TV News Language


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Overview of the language of TV News

TV News Language

  1. 1. TV NEWS Why study the news? TV News reports genre, codes, conventions, style & language.
  2. 2. WHY STUDY THE NEWS?  Window to world: Provides us with our view of reality? Window blurred by technology, ideology, political/economic pressures, time & regulation?  Entertainment: Is it entertaining and should it be? Bias, narrative, characters & performance…  Increased choice: Access to lots of types and sources of news. BBC1, BBC3, Channel 4, Twitter, Al Jazeera and even citizen journalism. However we watch it less and less…
  3. 3. NEWS GENRE: Style and Form Just as any genre such as horror or soap operas news is understood by audiences, as it contains a repertoire of familiar elements. TV news programmes obviously have their own sets of codes and conventions and create their own variants of these by repetition but difference. By using this repertoire of elements sub genres such as current affairs & news bulletins exist.
  4. 4. NEWS GENRE: Style and Form You need to be able to analyse, contrast and compare 2 different news programmes and to do this you will need to understand the codes, conventions and stylistics of TV news. We are going to start off looking at TV news reports and packages and then move onto the whole news programmes including news anchors, grammar use of the news studios and sets as well as titles and graphics.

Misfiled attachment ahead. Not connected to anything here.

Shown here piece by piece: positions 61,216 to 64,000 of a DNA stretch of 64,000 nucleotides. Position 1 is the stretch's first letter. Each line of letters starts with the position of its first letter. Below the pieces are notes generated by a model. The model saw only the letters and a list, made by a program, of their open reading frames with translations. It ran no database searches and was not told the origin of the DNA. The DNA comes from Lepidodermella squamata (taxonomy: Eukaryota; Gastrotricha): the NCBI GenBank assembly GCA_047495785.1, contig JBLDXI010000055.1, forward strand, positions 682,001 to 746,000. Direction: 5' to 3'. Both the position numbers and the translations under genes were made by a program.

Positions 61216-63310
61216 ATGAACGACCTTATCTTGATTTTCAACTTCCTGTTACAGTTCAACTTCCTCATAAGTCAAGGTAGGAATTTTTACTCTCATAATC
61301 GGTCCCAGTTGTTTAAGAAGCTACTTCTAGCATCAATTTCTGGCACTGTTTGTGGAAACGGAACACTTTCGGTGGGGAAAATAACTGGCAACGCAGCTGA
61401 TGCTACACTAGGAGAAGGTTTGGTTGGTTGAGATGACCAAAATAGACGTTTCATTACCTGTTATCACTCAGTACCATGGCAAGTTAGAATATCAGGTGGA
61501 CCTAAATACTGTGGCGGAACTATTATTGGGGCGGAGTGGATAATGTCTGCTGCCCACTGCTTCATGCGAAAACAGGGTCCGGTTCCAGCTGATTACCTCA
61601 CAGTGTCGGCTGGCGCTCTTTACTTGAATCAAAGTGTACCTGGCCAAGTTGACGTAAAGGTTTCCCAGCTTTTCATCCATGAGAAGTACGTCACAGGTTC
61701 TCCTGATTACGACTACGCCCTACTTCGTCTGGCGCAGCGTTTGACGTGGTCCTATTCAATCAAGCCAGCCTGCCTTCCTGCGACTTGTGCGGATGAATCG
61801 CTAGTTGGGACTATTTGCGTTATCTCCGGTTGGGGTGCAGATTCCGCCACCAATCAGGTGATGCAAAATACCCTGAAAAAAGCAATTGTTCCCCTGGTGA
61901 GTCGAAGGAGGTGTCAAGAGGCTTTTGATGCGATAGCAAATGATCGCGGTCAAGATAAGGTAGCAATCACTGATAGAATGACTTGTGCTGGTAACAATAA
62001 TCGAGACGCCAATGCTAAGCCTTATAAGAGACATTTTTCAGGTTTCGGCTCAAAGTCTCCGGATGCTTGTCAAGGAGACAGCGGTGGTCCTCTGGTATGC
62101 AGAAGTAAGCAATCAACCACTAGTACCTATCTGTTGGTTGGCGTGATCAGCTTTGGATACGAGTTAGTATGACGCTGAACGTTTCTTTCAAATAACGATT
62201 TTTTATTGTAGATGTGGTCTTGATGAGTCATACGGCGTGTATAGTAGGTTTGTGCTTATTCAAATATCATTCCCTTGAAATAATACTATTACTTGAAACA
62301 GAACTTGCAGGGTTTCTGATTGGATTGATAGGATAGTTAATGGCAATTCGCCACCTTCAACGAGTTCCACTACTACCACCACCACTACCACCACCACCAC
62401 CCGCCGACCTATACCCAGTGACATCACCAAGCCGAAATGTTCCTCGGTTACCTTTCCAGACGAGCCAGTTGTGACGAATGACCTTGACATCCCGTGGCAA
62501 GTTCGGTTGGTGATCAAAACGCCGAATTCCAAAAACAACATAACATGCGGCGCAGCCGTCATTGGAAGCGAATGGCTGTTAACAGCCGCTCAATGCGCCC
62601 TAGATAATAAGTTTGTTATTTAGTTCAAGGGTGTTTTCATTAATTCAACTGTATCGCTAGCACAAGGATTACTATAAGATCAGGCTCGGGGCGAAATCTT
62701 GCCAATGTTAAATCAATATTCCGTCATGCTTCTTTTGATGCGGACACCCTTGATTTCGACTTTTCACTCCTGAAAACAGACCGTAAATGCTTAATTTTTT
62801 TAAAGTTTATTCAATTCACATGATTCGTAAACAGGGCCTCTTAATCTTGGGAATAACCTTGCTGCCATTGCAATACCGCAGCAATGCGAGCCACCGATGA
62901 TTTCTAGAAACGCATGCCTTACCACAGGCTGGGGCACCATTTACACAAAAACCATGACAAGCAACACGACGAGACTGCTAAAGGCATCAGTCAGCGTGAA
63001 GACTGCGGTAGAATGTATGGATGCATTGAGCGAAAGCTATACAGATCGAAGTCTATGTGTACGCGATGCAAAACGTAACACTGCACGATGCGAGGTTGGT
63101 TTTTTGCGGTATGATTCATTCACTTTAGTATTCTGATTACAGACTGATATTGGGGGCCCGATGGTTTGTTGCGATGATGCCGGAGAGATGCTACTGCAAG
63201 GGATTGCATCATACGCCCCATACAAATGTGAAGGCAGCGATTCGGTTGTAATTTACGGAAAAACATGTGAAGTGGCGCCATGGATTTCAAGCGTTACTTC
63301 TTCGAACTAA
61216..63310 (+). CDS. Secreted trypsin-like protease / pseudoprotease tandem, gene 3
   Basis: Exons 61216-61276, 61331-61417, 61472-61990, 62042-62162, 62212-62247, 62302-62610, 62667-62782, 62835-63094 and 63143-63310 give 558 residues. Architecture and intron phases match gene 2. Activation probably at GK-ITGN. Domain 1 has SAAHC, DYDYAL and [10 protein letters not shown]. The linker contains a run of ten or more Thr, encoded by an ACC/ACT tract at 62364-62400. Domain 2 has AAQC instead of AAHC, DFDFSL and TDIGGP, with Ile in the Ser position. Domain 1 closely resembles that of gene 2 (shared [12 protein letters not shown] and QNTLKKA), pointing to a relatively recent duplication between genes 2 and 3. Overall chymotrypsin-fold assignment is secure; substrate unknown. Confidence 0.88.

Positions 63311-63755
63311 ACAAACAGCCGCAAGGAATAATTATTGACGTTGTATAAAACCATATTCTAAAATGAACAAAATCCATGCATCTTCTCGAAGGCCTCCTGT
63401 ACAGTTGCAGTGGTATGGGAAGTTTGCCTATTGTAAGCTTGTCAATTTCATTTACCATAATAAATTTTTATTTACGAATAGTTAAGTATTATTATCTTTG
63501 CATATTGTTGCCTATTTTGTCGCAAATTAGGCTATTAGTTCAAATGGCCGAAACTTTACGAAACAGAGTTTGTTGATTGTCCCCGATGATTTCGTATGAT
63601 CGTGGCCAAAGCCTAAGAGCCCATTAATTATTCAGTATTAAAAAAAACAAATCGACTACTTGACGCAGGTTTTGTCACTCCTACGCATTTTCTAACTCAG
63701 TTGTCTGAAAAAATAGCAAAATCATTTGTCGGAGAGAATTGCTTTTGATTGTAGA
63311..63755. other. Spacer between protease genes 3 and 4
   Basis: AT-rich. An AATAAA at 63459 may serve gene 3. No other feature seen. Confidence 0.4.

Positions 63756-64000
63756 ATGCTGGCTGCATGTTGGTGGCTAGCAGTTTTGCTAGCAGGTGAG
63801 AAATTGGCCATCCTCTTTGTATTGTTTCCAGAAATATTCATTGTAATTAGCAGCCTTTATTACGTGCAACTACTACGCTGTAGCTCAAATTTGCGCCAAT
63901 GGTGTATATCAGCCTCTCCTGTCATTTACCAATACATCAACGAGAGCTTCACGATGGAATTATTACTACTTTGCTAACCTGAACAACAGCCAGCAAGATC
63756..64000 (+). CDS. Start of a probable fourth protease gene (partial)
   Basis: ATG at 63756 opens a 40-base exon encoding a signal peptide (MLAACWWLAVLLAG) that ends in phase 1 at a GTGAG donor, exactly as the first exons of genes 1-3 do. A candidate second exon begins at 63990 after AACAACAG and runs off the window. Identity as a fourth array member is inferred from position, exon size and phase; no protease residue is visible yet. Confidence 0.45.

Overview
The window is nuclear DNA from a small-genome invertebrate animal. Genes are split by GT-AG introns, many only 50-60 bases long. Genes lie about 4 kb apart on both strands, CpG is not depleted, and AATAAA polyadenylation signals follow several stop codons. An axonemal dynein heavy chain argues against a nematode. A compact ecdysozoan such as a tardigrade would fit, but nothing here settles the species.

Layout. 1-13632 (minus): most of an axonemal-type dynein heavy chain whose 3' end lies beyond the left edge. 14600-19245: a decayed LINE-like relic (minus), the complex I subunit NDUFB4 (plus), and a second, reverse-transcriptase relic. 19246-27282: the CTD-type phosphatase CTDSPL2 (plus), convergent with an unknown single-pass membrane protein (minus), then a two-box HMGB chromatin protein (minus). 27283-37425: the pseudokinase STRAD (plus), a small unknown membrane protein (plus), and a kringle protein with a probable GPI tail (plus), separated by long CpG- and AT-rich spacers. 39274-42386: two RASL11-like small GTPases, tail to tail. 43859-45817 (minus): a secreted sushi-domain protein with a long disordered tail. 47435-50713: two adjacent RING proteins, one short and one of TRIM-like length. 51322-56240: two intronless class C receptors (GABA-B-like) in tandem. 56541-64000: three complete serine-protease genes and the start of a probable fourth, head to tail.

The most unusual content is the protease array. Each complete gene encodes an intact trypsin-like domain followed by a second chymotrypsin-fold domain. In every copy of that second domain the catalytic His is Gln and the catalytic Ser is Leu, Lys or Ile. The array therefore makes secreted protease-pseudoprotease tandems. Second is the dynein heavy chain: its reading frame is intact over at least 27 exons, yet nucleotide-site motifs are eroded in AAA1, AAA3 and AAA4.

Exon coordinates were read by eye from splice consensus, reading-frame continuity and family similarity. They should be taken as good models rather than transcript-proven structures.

5. 5. NEWS PACKAGE CLIP: Look at the lead story on BBC1’s News at 10 from Tuesday 20th September and consider all of the techniques employed in this one news story and the package used to cover it. We will use it to demonstrate how news packages language, codes, conventions and stylistics work to tell you the story.
  6. 6. NEWS REPORTS: Language 1  News package: A single news feature linked to from the TV studio. These are pre-recorded and edited together beforehand.  Outside broadcast (OB): Live feed to a field reporter at the location of the story. Gives appearance of capturing news as it happens.  Piece to camera (PTC): Reporter addresses the audience straight down the lens. Could be in a live feed or part of news package.
  7. 7. NEWS REPORTS: Language 2  Voice Over (VO): Reporters voice tells us the story and the facts with GV’s as wallpaper.  General Views (GV’s): Shots used to illustrate a story. Visuals important in TV.  Interviews: Interviews with key people involved or experts about the story.  Vox Pops: Short interviews canvassing the opinion of the public. Voice of the people.